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PReS-FINAL-2146: Trends in prescription of biologics and outcomes of juvenile idiopathic arthritis; results of the Dutch national arthritis and biologicals in children register

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Pediatric Rheumatology201311(Suppl 2):P158

https://doi.org/10.1186/1546-0096-11-S2-P158

Published: 5 December 2013

Keywords

  • Etanercept
  • Juvenile Idiopathic Arthritis
  • Biologic Agent
  • Anakinra
  • Limited Motion

Introduction

Treatment of juvenile idiopathic arthritis (JIA) has changed dramatically since the introduction of biologics in 1999. Because of more insight in the cytokines involved in JIA the number of available biologic agents increased. Together with the introduction of these new drugs, new insights in the optimal treatment of JIA indicate that earlier and more aggressive therapy is associated with better outcomes. Whether these developments with regard to biologic treatment have resulted in better patients' outcomes in daily practice is not yet reported.

Objectives

To evaluate trends in prescription of biologics and influence on outcomes of Dutch JIA patients that started their first biologic between 1999 and 2010.

Methods

The Arthritis and Biologicals in Children register (a multicenter prospective observational study) aims to include all JIA patients in the Netherlands who use or used biologic agents since 1999. Patients were divided in time periods according to the year of introduction of first biologic agent. Trends in characteristics of patients before introduction of first biologic and effectiveness of the first biologic were analyzed over a 12 year period.

Results

343 non-systemic and 86 systemic JIA patients started at least 1 biologic agent between 1999 and 2010. Etanercept remained biologic of first choice for non-systemic JIA and anakinra has become first choice for systemic JIA. The use of systemic prednisone and synthetic disease-modifying anti-rheumatic drugs (besides methotrexate) prior to biologics decreased. During these 12 years of observation, biologics were prescribed after shorter disease durations; the proportion of patients with less than 1.5 years of disease duration before start of the first biologic agent increased from zero in the years 1999-2001 to 31% in 2008-2010. Disease activity and acquired sequelae at baseline decreased with regard to number of joints with arthritis (median of 18 in 1999-2001 decreased to 5 in 2008-2010), number of joints with limited motion (median of 12 in 1999-2001 decreased to 3 in 2008-2010) and functional disability (CHAQ) scores (median score of 1.8 in 1999-2001 decreased to 1.1 in 2008-2010). In systemic JIA biologics are now being introduced in patients with higher ESR values. These changes resulted in more patients with inactive disease and less joints with limited motion after 3 and 15 months of treatment in all JIA categories.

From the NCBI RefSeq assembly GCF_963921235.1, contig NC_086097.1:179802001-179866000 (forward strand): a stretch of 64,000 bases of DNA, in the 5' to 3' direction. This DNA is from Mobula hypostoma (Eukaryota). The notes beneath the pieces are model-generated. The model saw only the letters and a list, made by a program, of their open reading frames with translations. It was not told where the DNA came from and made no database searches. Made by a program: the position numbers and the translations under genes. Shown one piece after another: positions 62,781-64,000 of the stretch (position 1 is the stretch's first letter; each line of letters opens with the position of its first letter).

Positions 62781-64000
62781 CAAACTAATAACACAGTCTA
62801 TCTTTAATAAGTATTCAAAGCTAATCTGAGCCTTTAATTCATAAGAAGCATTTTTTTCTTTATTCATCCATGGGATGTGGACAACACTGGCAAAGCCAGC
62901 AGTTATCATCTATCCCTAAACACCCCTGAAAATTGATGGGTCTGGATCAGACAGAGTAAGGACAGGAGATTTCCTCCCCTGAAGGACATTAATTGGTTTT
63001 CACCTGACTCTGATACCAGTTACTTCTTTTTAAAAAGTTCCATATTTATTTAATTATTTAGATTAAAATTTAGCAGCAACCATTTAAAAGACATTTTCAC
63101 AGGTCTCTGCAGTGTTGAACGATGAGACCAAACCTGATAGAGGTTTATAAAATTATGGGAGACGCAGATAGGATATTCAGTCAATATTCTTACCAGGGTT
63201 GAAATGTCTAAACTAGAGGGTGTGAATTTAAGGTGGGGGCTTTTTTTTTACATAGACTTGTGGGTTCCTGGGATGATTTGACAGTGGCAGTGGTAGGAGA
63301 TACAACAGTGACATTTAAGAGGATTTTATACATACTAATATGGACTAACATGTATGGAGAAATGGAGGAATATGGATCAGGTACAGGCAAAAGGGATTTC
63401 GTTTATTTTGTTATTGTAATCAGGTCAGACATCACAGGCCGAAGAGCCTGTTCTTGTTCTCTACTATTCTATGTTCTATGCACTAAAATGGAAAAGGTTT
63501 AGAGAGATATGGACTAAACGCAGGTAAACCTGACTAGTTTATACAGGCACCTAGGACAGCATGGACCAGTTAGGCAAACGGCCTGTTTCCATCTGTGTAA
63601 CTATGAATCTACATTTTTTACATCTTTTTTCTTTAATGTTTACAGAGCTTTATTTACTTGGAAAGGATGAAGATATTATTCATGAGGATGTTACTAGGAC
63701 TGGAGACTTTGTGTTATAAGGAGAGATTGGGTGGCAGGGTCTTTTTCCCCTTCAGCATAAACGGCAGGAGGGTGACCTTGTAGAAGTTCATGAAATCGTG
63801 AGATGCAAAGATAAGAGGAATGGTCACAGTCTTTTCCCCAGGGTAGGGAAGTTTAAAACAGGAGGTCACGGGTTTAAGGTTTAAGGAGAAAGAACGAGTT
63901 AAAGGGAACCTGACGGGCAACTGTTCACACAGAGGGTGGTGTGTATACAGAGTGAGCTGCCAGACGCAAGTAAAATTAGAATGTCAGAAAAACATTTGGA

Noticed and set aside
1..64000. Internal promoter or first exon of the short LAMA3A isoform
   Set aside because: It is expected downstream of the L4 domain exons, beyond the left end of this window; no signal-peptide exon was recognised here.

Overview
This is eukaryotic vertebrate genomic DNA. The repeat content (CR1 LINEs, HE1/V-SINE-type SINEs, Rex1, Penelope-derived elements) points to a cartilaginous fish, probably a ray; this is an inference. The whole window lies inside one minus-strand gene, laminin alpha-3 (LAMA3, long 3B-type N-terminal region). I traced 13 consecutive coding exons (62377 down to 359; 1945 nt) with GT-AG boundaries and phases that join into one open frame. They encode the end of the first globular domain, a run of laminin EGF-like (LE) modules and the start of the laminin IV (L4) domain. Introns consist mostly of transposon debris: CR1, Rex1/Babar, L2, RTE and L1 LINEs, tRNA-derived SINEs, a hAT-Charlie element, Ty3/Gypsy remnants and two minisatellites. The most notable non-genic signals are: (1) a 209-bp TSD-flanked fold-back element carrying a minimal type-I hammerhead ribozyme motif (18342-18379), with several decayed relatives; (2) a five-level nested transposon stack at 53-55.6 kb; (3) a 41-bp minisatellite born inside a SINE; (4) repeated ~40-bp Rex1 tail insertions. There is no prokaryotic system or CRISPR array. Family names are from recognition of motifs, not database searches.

Conclusion

Biologics are prescribed increasingly, are introduced earlier during the disease course and in JIA patients with lower disease activity. These changes are accompanied by better short-term disease outcomes. Etanercept remains biologic of first choice for non-systemic JIA and anakinra has become first choice for systemic JIA.

Disclosure of interest

M. Otten Grant/Research Support from: Abbott, Novartis, Roche, Pfizer, Consultant for: Roche, J. Anink: None declared., F. Prince: None declared., M. Twilt: None declared., S. Vastert Consultant for: Novartis, R. Ten Cate Grant/Research Support from: Pfizer, Consultant for: Pfizer, E. Hoppenreijs: None declared., W. Armbrust: None declared., S. Gorter: None declared., P. Van Pelt: None declared., S. Kamphuis Grant/Research Support from: Pfizer, glaxosmithkline, K. Dolman: None declared., J. Swart: None declared., J. Van den Berg: None declared., Y. Koopman-Keemink: None declared., M. Van Rossum: None declared., N. Wulffraat Grant/Research Support from: Pfizer, Novartis, Roche, abbvie, L. Van Suijlekom-Smit Grant/Research Support from: Dutch Board of Health Insurances, Dutch Arthritis Association, Pfizer, Abbott, Consultant for: Roche, Novartis.

Authors’ Affiliations

(1)
Erasmus MC Sophia Children's Hospital, Rotterdam, Netherlands, Netherlands
(2)
Birmingham Children's Hospital, Birmingham, UK
(3)
University Medical Centre Utrecht, Utrecht
(4)
Leiden University Medical Centre, Leiden, Netherlands
(5)
St Maartenskliniek and Radboud University Nijmegen Medical Center, Nijmegen, Netherlands
(6)
University Medical Centre Groningen, Groningen, Netherlands
(7)
University Medical Centre Maastricht, Maastricht, Netherlands
(8)
St. Lucas Andreas Hospital and Reade Institute, Amsterdam, Netherlands
(9)
Academic Medical Centre and Reade Institute, Amsterdam, Netherlands
(10)
Hagaziekenhuis Juliana Children's Hospital, The Hague, Netherlands

Copyright

© Otten et al.; licensee BioMed Central Ltd. 2013

This article is published under license to BioMed Central Ltd. This is an Open Access article distributed under the terms of the Creative Commons Attribution License (http://creativecommons.org/licenses/by/2.0), which permits unrestricted use, distribution, and reproduction in any medium, provided the original work is properly cited. The Creative Commons Public Domain Dedication waiver (http://creativecommons.org/publicdomain/zero/1.0/) applies to the data made available in this article, unless otherwise stated.

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